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Judge grants temporary restraining order against Gwinnett DA over Delta 8, 10 raids and arrests

A suit claims that despite the legality of the products, the DA has unjustly raided retail stores and arrested employees and owners who sell the products.
Credit: MichaB Chodyra

GWINNETT COUNTY, Ga. — A judge in Fulton County this week granted a temporary restraining order against Gwinnett County District Attorney Patsy Austin-Gatson from criminal enforcement targeting the sale of Delta-8 and Delta-10 hemp products.

A lawsuit against the Gwinnett DA brought by the firm of Pate, Johnson & Church is asking a court to declare such products legal under Georgia law. Page Pate is a contributor to 11Alive as a legal analyst.

The suit claims that despite the legality of the products, the DA has unjustly raided retail stores and arrested employees and owners who sell the products.

RELATED: Are Delta-8 and 10 legal in Georgia? This firm is suing the Gwinnett County DA's office over the argument

Products containing Delta-8 and Delta-10 are legal and sold commonly in Georgia, since 2018, so long as they keep the amount of THC or Delta-9 below the 0.3% threshold. 

"It's an interesting legal issue," Thomas Church, an attorney on the case said. "And I think, a lot of these business owners we represent are struggling right now. They have to stop selling the stuff over the fear of prosecution."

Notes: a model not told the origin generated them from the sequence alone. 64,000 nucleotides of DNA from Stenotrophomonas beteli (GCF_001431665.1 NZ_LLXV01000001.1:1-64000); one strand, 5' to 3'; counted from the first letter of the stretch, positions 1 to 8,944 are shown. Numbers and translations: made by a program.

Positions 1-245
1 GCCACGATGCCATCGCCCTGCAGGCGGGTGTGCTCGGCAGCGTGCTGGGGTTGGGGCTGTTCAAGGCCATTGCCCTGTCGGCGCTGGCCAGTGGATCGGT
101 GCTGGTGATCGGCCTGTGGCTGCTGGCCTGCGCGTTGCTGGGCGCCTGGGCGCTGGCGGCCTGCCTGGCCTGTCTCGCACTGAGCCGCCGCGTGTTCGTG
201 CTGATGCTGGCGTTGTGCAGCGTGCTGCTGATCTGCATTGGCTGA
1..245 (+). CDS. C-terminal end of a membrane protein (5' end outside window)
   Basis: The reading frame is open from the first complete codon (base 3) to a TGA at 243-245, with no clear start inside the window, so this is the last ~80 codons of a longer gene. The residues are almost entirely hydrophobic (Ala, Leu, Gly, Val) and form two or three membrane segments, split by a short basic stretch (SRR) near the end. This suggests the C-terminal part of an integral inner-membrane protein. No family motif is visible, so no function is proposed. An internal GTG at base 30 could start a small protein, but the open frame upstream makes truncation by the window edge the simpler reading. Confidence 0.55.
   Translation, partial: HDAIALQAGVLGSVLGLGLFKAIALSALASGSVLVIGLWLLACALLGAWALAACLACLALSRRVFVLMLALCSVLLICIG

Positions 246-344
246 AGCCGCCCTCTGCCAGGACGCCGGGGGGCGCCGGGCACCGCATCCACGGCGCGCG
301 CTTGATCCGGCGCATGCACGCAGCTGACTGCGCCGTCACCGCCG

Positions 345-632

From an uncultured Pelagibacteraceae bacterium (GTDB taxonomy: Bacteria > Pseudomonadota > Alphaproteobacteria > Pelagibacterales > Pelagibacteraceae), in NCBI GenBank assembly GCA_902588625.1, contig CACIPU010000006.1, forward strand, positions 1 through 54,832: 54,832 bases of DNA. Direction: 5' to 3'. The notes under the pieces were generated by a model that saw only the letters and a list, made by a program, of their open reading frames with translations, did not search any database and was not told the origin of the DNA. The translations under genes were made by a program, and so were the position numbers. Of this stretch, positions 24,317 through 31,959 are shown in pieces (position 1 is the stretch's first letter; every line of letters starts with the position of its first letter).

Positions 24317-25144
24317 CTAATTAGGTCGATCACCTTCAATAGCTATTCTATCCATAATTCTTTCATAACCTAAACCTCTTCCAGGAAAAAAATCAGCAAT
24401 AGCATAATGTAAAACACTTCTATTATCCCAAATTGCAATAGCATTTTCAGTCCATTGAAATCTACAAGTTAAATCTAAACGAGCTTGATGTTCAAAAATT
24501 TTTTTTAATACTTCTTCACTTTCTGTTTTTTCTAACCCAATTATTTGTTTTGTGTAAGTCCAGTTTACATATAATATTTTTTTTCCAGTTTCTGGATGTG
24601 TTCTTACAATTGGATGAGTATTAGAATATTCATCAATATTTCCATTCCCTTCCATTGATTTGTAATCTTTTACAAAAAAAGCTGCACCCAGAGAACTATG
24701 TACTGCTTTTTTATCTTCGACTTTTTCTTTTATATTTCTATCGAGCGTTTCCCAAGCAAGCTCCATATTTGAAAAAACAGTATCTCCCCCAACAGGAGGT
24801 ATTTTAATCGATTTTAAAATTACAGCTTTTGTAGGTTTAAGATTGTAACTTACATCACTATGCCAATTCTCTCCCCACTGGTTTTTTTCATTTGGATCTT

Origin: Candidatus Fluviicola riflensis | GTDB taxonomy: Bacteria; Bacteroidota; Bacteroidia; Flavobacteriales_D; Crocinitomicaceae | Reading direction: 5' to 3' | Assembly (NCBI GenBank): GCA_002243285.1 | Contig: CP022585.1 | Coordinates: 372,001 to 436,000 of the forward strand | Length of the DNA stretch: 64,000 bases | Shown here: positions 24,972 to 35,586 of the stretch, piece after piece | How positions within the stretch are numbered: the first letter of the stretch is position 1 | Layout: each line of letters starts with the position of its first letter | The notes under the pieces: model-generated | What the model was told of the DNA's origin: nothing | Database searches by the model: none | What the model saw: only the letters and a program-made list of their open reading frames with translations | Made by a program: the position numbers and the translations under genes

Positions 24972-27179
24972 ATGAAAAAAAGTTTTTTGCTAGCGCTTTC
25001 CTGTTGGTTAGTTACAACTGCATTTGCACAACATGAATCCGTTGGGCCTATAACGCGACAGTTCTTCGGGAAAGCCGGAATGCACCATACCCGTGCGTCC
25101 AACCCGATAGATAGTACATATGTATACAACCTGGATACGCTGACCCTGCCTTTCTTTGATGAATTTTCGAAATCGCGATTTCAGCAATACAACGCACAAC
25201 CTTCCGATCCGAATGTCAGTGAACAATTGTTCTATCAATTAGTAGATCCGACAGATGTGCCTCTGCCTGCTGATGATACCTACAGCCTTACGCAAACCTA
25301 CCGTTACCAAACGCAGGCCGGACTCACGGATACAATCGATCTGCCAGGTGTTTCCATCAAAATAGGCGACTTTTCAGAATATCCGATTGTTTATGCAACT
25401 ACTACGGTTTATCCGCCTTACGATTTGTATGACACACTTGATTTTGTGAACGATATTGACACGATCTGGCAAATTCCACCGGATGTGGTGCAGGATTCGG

The Gwinnett DA has said previously in a release published in the Gwinnett Daily Post that the products are illegal and potentially fatal.

"With the emergence of the legalization of hemp and low THC oil there are other products which are being sold which are not legal.” The office added, "Delta-8 THC and Delta-10 THC are two substances that are forbidden under Georgia law."

Church told 11Alive earlier this week that Georgia's Hemp Bill (Georgia Hemp Farming Act) is "very explicit" in that "hemp and all its extracts, all its derivatives, and critically here, all of its cannabinoids are legal except using more than 0.3% of Delta-9 THC."

The lawsuit gained an initial victory with the temporary restraining order.

The order found that Austin-Gatson's policy would have negative effects on businesses selling Delta-8 and Delta-10 products and would risk "having to close their businesses unless a temporary restraining order is issued."

The order restrains the Gwinnett DA for the next 30 days from "directing her office or agents to initiate or continue any criminal enforcement action or civil asset forfeiture" related to the sale and distribution of Delta-8 and Delta-10 products.

   

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